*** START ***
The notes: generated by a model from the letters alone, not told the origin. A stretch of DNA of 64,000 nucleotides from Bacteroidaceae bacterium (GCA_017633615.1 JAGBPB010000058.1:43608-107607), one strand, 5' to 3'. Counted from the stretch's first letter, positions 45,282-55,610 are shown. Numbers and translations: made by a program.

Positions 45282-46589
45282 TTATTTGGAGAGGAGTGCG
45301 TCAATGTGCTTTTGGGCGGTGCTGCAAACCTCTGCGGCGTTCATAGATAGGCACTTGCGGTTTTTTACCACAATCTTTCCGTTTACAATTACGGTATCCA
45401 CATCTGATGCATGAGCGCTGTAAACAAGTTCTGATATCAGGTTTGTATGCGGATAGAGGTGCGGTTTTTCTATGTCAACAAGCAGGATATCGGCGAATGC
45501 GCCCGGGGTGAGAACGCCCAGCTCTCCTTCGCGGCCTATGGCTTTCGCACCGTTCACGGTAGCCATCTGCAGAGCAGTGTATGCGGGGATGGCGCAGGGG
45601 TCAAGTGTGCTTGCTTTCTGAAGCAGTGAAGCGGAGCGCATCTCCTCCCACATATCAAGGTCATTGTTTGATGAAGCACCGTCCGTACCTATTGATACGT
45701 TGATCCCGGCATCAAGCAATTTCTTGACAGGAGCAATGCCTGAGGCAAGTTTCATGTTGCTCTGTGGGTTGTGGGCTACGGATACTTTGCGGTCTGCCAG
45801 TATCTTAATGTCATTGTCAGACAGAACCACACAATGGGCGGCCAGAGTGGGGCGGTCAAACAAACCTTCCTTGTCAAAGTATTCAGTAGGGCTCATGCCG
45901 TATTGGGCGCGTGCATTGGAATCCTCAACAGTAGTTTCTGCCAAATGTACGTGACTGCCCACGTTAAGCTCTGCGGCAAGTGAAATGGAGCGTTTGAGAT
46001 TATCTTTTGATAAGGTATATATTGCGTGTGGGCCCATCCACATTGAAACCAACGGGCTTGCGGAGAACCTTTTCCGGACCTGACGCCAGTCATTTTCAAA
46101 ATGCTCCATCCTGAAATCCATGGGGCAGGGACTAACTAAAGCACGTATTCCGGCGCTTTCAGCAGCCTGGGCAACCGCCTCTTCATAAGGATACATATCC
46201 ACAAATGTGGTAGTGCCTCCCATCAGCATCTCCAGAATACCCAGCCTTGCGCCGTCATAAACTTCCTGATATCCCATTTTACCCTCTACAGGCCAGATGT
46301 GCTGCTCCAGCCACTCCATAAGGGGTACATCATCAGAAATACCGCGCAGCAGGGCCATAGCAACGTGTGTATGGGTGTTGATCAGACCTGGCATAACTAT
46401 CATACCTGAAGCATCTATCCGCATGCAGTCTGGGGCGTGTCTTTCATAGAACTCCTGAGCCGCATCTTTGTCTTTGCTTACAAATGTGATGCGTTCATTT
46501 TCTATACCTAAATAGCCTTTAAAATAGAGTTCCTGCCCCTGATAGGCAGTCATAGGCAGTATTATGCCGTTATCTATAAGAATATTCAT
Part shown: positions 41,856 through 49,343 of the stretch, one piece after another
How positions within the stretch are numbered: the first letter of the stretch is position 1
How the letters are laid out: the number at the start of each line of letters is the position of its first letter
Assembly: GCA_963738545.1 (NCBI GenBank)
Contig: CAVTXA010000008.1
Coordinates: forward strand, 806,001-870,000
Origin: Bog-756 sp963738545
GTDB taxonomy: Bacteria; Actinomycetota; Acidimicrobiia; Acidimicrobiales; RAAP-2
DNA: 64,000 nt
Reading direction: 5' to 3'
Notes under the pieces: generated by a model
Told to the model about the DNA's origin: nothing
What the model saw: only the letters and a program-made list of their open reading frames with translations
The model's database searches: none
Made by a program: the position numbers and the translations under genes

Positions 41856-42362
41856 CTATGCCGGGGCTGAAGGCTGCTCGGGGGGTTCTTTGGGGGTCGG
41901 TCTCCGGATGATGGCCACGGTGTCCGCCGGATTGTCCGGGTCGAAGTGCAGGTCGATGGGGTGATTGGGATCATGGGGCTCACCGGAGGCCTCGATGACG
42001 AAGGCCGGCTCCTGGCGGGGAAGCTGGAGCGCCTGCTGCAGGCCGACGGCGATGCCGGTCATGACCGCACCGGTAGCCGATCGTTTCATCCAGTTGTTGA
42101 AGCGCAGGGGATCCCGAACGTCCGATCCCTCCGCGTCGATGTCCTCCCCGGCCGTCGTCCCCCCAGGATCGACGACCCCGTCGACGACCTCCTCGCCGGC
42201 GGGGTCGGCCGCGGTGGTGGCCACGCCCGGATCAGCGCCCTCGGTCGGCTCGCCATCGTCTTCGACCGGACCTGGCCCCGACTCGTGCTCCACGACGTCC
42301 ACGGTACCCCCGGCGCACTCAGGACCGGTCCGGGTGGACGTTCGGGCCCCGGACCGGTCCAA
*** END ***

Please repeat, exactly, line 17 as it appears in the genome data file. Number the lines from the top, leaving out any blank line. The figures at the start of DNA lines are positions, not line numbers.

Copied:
Part shown: positions 41,856 through 49,343 of the stretch, one piece after another